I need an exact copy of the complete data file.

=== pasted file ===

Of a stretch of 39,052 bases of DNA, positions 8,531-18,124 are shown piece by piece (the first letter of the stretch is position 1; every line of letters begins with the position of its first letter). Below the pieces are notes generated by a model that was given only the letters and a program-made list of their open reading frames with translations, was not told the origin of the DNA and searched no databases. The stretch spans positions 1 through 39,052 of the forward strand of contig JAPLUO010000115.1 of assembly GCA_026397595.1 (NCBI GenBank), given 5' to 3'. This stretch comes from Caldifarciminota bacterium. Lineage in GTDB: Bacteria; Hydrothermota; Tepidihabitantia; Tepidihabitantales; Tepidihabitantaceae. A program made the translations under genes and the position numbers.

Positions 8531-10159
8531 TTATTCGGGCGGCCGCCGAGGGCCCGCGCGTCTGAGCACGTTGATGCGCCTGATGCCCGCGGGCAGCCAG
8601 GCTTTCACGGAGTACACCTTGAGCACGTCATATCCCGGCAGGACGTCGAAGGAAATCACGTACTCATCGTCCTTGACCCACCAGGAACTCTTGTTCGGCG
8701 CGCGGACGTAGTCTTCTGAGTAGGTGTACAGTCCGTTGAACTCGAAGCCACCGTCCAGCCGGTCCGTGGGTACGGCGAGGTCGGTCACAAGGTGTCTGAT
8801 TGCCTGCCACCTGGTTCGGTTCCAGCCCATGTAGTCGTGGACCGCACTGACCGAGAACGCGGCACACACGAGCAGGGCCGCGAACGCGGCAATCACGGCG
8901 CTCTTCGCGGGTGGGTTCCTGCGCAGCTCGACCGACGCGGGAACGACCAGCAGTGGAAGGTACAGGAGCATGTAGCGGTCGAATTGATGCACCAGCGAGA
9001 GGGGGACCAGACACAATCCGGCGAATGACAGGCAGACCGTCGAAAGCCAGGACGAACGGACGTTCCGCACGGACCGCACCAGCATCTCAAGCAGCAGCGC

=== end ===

Of a stretch of 39,052 bases of DNA, positions 8,531-18,124 are shown piece by piece (the first letter of the stretch is position 1; every line of letters begins with the position of its first letter). Below the pieces are notes generated by a model that was given only the letters and a program-made list of their open reading frames with translations, was not told the origin of the DNA and searched no databases. The stretch spans positions 1 through 39,052 of the forward strand of contig JAPLUO010000115.1 of assembly GCA_026397595.1 (NCBI GenBank), given 5' to 3'. This stretch comes from Caldifarciminota bacterium. Lineage in GTDB: Bacteria; Hydrothermota; Tepidihabitantia; Tepidihabitantales; Tepidihabitantaceae. A program made the translations under genes and the position numbers.

Positions 8531-10159
8531 TTATTCGGGCGGCCGCCGAGGGCCCGCGCGTCTGAGCACGTTGATGCGCCTGATGCCCGCGGGCAGCCAG
8601 GCTTTCACGGAGTACACCTTGAGCACGTCATATCCCGGCAGGACGTCGAAGGAAATCACGTACTCATCGTCCTTGACCCACCAGGAACTCTTGTTCGGCG
8701 CGCGGACGTAGTCTTCTGAGTAGGTGTACAGTCCGTTGAACTCGAAGCCACCGTCCAGCCGGTCCGTGGGTACGGCGAGGTCGGTCACAAGGTGTCTGAT
8801 TGCCTGCCACCTGGTTCGGTTCCAGCCCATGTAGTCGTGGACCGCACTGACCGAGAACGCGGCACACACGAGCAGGGCCGCGAACGCGGCAATCACGGCG
8901 CTCTTCGCGGGTGGGTTCCTGCGCAGCTCGACCGACGCGGGAACGACCAGCAGTGGAAGGTACAGGAGCATGTAGCGGTCGAATTGATGCACCAGCGAGA
9001 GGGGGACCAGACACAATCCGGCGAATGACAGGCAGACCGTCGAAAGCCAGGACGAACGGACGTTCCGCACGGACCGCACCAGCATCTCAAGCAGCAGCGC